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Physicists Tackling Wrinkles

Woman with aging skin

A lot of people start paying attention the moment someone says that science has learned something new about wrinkles. Whether you want to treat them or prevent them, there’s always a slightly heartening effect when it sounds like experts are on to something. As a result, OROGOLD was interested when news that physicists figured out how to cause and smooth wrinkles within a laboratory environment. We’ll get into the details in a moment, but you should be aware that the researchers responsible are materials scientists and the wrinkles they’re talking about aren’t the fine lines and wrinkles many people immediately think of when the word comes up. There is interesting potential in the research due to the materials they’re experimenting with, though.

Wrinkles and Folds
To have a clear idea of what the researchers were studying, you need to be aware of a key difference in terms. Wrinkles and folds are two separate and distinct terms when it comes to discussing them scientifically even though their appearance in skin is often rather similar. A fold in a material is the term used to discuss any unexpected shape that distributes stress along its length rather than throughout. A good way to visualize it is that the fold is, in essence, a spine that supports the weight on each side of the material along itself. By contrast, a wrinkle is a generalized distribution of weight. Wrinkles are even in their distribution of the stress throughout their entire presence. This reduces the presence of a clear point of failure due to stress. The researchers in the study have learned about the relationship between the two.

The Science
Experiments by the researchers focused on transitions between folds to wrinkles and wrinkles to smooth materials. This was focused on the nature of the materials themselves. They placed deformed (folded or wrinkled materials) into the lab environment with smooth materials and gently positioned them next to one another. What they discovered is that the stress of folds against smooth materials causes wrinkles as a means of essentially smoothing the transitions between the two states of materials. Similarly, wrinkled material caused finer wrinkles to appear in the smooth material until the material finished smoothing out. In essence, the experiments showed the distribution of stress across the materials and the interconnected relationship between such deformations. Some researchers indicated that they expect the research to have an impact on the field of biology.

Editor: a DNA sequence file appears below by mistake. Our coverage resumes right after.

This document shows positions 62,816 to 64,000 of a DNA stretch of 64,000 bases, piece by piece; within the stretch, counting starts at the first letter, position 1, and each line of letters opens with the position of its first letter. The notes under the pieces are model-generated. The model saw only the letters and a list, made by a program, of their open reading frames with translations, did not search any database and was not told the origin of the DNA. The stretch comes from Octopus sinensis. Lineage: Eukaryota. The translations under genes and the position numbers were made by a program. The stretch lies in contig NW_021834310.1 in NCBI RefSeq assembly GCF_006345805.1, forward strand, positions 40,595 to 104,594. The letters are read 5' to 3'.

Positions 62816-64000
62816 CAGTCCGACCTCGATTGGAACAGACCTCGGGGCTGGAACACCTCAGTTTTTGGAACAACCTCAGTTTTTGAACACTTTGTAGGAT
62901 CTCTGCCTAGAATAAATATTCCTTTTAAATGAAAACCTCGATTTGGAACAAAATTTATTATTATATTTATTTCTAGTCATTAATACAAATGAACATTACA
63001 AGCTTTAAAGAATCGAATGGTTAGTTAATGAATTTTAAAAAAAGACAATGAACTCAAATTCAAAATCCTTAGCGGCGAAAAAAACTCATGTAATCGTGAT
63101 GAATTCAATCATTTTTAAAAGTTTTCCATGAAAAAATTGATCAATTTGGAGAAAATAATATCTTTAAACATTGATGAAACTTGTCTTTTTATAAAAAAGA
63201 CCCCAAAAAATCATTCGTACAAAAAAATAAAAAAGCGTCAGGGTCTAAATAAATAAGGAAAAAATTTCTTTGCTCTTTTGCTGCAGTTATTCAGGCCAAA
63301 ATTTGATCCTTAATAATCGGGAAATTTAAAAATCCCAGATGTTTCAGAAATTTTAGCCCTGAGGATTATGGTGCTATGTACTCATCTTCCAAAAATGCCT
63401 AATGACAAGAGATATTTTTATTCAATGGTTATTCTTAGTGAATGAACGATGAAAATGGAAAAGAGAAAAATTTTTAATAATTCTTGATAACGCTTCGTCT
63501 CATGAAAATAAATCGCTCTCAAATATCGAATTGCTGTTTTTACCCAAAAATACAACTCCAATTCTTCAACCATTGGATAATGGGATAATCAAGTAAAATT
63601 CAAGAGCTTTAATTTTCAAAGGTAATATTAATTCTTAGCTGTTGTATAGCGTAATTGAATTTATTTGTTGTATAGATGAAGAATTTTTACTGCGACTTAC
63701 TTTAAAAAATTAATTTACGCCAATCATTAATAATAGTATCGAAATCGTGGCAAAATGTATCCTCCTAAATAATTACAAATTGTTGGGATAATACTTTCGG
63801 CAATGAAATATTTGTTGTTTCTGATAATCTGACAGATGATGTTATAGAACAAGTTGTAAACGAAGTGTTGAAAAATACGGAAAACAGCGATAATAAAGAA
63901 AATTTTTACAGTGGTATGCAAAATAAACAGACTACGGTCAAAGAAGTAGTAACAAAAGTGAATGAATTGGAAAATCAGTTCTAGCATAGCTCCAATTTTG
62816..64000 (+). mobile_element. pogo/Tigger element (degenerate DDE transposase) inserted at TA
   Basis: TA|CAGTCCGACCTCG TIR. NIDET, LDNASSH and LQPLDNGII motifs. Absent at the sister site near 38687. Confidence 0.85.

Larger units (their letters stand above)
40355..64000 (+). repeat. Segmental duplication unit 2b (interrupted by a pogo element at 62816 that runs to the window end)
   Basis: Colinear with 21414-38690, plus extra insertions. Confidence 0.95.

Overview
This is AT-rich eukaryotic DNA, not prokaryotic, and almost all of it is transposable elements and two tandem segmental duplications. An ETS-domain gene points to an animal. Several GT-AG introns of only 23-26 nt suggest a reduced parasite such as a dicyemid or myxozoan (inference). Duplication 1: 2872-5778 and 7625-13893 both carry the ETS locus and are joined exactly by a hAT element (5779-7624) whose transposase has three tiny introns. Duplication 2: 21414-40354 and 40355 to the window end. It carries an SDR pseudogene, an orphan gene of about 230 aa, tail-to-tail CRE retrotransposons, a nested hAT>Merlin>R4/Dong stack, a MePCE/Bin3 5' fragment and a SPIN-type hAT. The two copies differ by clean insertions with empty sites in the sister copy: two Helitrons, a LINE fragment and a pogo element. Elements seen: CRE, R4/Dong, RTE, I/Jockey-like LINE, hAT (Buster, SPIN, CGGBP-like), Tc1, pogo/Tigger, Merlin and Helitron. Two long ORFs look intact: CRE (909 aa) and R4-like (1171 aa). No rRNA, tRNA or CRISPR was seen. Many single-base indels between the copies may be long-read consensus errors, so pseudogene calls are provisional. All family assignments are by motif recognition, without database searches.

What Does this Mean?
The scientists used thin polystyrene, a common plastic, sheets in some of their experiments that offer a model for biological membranes like the skin. It isn’t a perfect match, but they believe the reactions are close enough that offers a decent model. Their study has added to how we understand wrinkles as a result. Common cautionary advice about wrinkles relies on not pushing too hard on the skin while cleaning it, sleeping in a way to avoid putting unnecessary pressure on the face, and even the joking advise to not smile so much. These all create folds in the skin. As we just learned, folds naturally attempt to distribute their pressure outward when in contact with a smoother material. Wrinkles happen due to the folding of the skin, and deeper wrinkles necessarily give way to finer ones. This understanding may give people ideas on ways to treat wrinkles in the future by using this materials science in a novel way.

This research is ultimately an interesting piece of science that has the potential to provide insight to several disciplines. Unfortunately, it didn’t bring with it a miracle cure for one of the more noticeable signs of aging. OROGOLD encourages you to keep taking proper care of your skin. Drink plenty of water, avoid sun damage, and try to avoid pulling on your skin too frequently. These small rules accompanied by proper skin care should help you at least delay and minimize wrinkles even if they don’t make them vanish.

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